Twitter Updates Abuse Policy While Testing New Feature To Auto-Identify Abusive Tweets

Online abuse through social media appears to be a bigger problem then some may realize, and according to Twitter it's happening more and more via its service. Although the 140 character tweets may lend themselves well to public and social abuse online, Twitter is changing its content boundaries and use of Twitter to cover a more broad scope of violence and abuse. Changing the policies is only a partial step though, and Twitter would need to implement something that could take care of any such actions. To combat this problem, Twitter has a new feature that it's testing and wants to make permanent which has the ability to sniff out and identify tweets that are abusive against other users.

The feature is said to identify violations automatically and through different standards like verifying the age of the account and checking whether or not tweets are alike any that have already been labeled as abusive by moderators, Twitter will attempt to lessen the amount of abuse happening on the service, although it's likely they'd rather stop the abuse altogether. Should any accounts be found acting abusively or violent to others, staff members will have the ability to now lock those abusive accounts for a set period. This may or may not do as much as Twitter is hoping to stop accounts from posting abusive or violent tweets, as people often create new fake accounts to engage in such types of activity. This is where Twitter's new feature can come in useful to analyze the age of the account.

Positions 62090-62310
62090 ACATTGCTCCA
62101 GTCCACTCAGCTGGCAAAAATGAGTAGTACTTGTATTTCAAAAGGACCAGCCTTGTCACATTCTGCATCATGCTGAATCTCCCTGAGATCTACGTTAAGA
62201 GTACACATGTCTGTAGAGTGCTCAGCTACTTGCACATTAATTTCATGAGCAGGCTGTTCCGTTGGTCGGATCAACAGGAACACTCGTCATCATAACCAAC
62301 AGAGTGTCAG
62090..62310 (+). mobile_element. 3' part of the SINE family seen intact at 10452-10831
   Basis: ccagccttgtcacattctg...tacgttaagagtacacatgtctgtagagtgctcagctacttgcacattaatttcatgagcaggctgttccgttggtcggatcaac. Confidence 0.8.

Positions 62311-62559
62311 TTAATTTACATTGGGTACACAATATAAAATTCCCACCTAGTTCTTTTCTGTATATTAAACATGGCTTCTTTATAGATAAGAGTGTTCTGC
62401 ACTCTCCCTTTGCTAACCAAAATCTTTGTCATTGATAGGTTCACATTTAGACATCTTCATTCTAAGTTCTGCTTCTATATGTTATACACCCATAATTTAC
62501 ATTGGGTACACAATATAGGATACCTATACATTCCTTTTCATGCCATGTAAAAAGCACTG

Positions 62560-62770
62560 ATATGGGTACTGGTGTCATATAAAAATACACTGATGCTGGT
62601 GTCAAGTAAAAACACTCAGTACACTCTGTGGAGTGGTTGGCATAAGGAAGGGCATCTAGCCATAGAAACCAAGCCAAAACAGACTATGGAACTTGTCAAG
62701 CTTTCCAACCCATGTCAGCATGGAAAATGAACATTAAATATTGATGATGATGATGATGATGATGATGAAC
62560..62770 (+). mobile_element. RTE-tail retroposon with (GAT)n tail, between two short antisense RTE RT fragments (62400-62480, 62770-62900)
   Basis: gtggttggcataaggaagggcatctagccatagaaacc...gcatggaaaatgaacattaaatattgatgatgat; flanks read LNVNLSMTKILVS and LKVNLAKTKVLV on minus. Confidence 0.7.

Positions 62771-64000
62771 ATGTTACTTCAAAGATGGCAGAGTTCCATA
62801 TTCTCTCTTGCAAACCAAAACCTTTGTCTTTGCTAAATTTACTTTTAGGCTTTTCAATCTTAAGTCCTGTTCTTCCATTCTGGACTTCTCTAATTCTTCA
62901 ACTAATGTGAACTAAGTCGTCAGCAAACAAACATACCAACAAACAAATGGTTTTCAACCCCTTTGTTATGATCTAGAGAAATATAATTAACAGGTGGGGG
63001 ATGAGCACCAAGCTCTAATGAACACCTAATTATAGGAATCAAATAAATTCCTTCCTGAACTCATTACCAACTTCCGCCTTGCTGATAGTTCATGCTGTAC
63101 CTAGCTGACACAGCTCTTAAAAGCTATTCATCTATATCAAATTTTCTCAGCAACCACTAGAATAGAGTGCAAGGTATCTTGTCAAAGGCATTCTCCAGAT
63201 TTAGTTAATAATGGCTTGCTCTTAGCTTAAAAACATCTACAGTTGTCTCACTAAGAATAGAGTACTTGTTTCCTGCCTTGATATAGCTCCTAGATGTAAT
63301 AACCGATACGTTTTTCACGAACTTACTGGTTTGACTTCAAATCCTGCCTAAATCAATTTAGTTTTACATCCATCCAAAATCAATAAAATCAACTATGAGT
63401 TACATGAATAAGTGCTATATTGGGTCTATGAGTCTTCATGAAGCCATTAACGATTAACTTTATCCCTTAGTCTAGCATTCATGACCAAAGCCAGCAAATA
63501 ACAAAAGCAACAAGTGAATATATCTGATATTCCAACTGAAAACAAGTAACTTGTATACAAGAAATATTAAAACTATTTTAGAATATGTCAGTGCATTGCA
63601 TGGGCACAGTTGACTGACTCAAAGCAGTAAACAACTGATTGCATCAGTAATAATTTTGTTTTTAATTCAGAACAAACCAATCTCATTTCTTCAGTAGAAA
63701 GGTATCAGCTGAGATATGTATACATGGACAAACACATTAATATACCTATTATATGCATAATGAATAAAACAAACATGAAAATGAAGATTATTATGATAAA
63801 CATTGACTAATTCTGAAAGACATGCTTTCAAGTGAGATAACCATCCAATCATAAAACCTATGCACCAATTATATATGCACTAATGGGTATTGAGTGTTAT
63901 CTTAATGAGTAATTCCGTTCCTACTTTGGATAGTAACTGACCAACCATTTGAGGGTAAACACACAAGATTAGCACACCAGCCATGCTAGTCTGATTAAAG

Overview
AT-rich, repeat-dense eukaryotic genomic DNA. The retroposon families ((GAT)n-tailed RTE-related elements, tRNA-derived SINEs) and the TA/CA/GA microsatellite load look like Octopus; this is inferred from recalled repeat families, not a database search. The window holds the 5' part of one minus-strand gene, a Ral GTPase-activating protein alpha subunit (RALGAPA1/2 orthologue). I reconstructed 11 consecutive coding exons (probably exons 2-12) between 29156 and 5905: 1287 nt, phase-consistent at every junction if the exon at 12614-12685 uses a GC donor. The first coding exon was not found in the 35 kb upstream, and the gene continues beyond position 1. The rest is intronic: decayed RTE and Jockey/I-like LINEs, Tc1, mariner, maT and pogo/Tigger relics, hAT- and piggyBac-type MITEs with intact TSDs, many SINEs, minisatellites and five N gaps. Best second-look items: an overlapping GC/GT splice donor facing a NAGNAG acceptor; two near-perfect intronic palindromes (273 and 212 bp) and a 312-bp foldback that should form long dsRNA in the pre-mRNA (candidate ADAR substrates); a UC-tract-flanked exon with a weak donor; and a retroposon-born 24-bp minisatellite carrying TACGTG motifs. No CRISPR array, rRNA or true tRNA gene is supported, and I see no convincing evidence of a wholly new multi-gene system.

Updating their policies on abuse and violence is a direct result from the changes they sought to make after Twitter CEO stated they "suck at dealing with abuse," and while it may help them to deliver some sort of action in response to those acting out in this way against other users, other new features like their new "direct messages to anyone" open the door for more potential abuse than before. This of course is not Twitters intent with the direct messages, but it's an unfortunate side effect that some accounts will most certainly use to attack others.

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Justin Diaz

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Justin has written for Android Headlines since 2012 and currently adopts a Editor role with a specific focus on mobile gaming and game-streaming services. Prior to the move to Android Headlines Justin spent almost eight years working directly within the wireless industry. Contact him at [email protected]